WHEN Dr Nicholas Tonti-Filippini was 20, he was diagnosed with an auto-immune disease which was expected to result in kidney and liver failure within five years.
At that time Nicholas was living at Mannix College, Clayton, playing cricket for the university and umpiring Australian Rules football, and participating in Monash University social life.
He was committed to competitive chess and Amnesty International, president of The Psychological Society and The Philosophy Society, on the board of Mannix College with then Archbishop Frank Little and Bishop Eric Darcy, treasurer of the student society and a member in university choirs and quartets as a base baritone.
He was busily enjoying life and living it to the full.
“Initially, my parents and siblings did not know the gravity of my illness. As it became more evident, I seldom made the extent of it known to them,” he said.
Nicholas was a long way from home and could go for several months at a time without seeing them, though he remained in touch by telephone.
He was working hard at his studies and was in paid employment to support him and to contribute to the support of his family and younger siblings.
“I had nine siblings, so my parents, who were not wealthy, carried a heavy financial and emotional load. I did what I could and part of that was not to burden them with my problems,” he said.
“I recall once spending three days in intensive care after an anaphylactic reaction to a diagnostic procedure, but kept that visit to hospital to myself.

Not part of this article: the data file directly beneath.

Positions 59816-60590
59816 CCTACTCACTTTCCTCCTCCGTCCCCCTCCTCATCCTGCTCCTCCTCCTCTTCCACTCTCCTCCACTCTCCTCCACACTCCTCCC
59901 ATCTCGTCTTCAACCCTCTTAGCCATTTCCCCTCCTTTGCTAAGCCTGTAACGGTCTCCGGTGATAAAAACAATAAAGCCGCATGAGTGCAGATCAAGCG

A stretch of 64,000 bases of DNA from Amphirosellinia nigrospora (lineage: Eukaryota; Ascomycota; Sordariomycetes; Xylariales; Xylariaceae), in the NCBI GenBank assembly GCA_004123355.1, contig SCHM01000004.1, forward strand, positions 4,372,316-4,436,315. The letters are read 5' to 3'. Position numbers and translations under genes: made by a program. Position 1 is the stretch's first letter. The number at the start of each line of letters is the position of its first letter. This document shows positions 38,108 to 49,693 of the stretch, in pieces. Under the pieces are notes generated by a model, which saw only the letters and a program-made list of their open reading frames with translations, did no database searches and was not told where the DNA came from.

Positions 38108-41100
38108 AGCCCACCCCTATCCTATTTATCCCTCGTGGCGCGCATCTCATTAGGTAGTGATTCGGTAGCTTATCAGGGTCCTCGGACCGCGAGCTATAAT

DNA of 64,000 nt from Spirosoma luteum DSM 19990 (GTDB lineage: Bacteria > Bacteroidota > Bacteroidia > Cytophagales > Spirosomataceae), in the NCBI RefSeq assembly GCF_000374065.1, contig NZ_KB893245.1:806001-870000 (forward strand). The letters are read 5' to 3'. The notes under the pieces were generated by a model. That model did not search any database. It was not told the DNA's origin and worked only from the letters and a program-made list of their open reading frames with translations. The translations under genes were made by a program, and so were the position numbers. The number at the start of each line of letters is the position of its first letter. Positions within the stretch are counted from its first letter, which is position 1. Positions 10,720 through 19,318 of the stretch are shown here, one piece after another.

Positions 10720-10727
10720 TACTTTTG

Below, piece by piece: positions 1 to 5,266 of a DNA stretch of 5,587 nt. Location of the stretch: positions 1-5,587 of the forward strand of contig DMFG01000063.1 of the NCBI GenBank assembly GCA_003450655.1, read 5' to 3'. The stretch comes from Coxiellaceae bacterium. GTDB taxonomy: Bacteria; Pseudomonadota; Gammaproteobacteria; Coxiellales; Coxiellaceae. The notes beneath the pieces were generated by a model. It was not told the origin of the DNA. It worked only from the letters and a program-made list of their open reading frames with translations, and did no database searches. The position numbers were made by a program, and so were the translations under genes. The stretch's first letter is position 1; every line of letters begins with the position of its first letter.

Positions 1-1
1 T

“I regret that isolation. I regret not allowing my siblings, especially, to give to me.
“Sometimes it is easier to be the one who gives and remains in control, than being the one who seeks help from another and depends on their love.
“My pride caused hurt and I regret that.”
As Nicholas had the great freedom of not expecting to have a career due to his prognosis he switched to subjects that were of greater personal interest –philosophy and theology.
“The diagnosis and prognosis made me ineligible for any of the international scholarships, but I was offered a scholarship to do a Masters majoring in Philosophy at Monash, so I took up the offer and at that time published a few articles in bioethics,” he said.
The interest in bioethics came initially from tutoring in Logic and Contemporary Moral Issues to first-year students, many of whom were medical or law students; and from lecturing Philosophical Issues in Ecology in the Graduate School of Environmental Science.
The career Nicholas thought he would never have, found him – his career was in bioethics.
At the time new bioethics centres were being established at Monash and at St Vincent’s Hospital.
Referred by Archbishop Little, Nicholas was invited to become a research officer for St Vincent’s Bioethics Centre and hospital ethicist for the hospital, an Australian first.
Eventually he became the director of the bioethics department.
“My experiences as a professional ethicist and personally through my illnesses and closeness to death provide material for discussion, but our students are graduates and bring their own rich professional and personal experiences,” he said.
“Thirty years later, I have had an extraordinary career in bioethics, but living every day as though it might be my last.
“That, more than anything, has given me stability.
“I have been free to present the truth, as I understood it, without having career goals to muddy the waters.
“The most significant event in my life was meeting (my wife) Mary and having her accept my proposal, fully aware as a doctor of what it might involve.